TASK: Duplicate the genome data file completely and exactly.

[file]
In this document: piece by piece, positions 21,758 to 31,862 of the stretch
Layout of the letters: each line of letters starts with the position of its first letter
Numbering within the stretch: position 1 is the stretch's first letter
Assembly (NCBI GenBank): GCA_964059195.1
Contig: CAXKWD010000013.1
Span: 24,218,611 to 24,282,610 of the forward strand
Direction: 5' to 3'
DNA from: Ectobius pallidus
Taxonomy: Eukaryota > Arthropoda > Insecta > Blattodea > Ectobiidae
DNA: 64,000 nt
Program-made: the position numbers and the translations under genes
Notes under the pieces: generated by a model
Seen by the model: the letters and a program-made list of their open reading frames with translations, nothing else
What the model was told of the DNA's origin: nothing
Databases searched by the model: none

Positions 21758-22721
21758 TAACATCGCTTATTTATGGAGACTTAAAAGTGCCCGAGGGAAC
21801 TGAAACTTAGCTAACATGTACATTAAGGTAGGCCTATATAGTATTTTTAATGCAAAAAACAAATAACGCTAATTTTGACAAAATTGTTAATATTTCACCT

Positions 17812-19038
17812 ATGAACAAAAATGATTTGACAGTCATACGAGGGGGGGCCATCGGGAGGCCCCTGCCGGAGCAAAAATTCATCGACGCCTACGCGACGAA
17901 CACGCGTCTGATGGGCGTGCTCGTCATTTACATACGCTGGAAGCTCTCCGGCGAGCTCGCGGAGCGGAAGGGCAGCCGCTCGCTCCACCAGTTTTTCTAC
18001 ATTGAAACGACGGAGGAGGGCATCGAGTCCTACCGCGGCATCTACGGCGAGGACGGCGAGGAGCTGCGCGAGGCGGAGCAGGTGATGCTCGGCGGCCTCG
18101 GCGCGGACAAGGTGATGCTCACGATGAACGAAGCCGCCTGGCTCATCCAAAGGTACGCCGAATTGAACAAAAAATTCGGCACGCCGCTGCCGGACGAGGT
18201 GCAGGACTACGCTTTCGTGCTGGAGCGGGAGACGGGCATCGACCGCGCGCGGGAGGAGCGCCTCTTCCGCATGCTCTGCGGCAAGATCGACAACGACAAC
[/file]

In this document: piece by piece, positions 21,758 to 31,862 of the stretch
Layout of the letters: each line of letters starts with the position of its first letter
Numbering within the stretch: position 1 is the stretch's first letter
Assembly (NCBI GenBank): GCA_964059195.1
Contig: CAXKWD010000013.1
Span: 24,218,611 to 24,282,610 of the forward strand
Direction: 5' to 3'
DNA from: Ectobius pallidus
Taxonomy: Eukaryota > Arthropoda > Insecta > Blattodea > Ectobiidae
DNA: 64,000 nt
Program-made: the position numbers and the translations under genes
Notes under the pieces: generated by a model
Seen by the model: the letters and a program-made list of their open reading frames with translations, nothing else
What the model was told of the DNA's origin: nothing
Databases searched by the model: none

Positions 21758-22721
21758 TAACATCGCTTATTTATGGAGACTTAAAAGTGCCCGAGGGAAC
21801 TGAAACTTAGCTAACATGTACATTAAGGTAGGCCTATATAGTATTTTTAATGCAAAAAACAAATAACGCTAATTTTGACAAAATTGTTAATATTTCACCT

Positions 17812-19038
17812 ATGAACAAAAATGATTTGACAGTCATACGAGGGGGGGCCATCGGGAGGCCCCTGCCGGAGCAAAAATTCATCGACGCCTACGCGACGAA
17901 CACGCGTCTGATGGGCGTGCTCGTCATTTACATACGCTGGAAGCTCTCCGGCGAGCTCGCGGAGCGGAAGGGCAGCCGCTCGCTCCACCAGTTTTTCTAC
18001 ATTGAAACGACGGAGGAGGGCATCGAGTCCTACCGCGGCATCTACGGCGAGGACGGCGAGGAGCTGCGCGAGGCGGAGCAGGTGATGCTCGGCGGCCTCG
18101 GCGCGGACAAGGTGATGCTCACGATGAACGAAGCCGCCTGGCTCATCCAAAGGTACGCCGAATTGAACAAAAAATTCGGCACGCCGCTGCCGGACGAGGT
18201 GCAGGACTACGCTTTCGTGCTGGAGCGGGAGACGGGCATCGACCGCGCGCGGGAGGAGCGCCTCTTCCGCATGCTCTGCGGCAAGATCGACAACGACAAC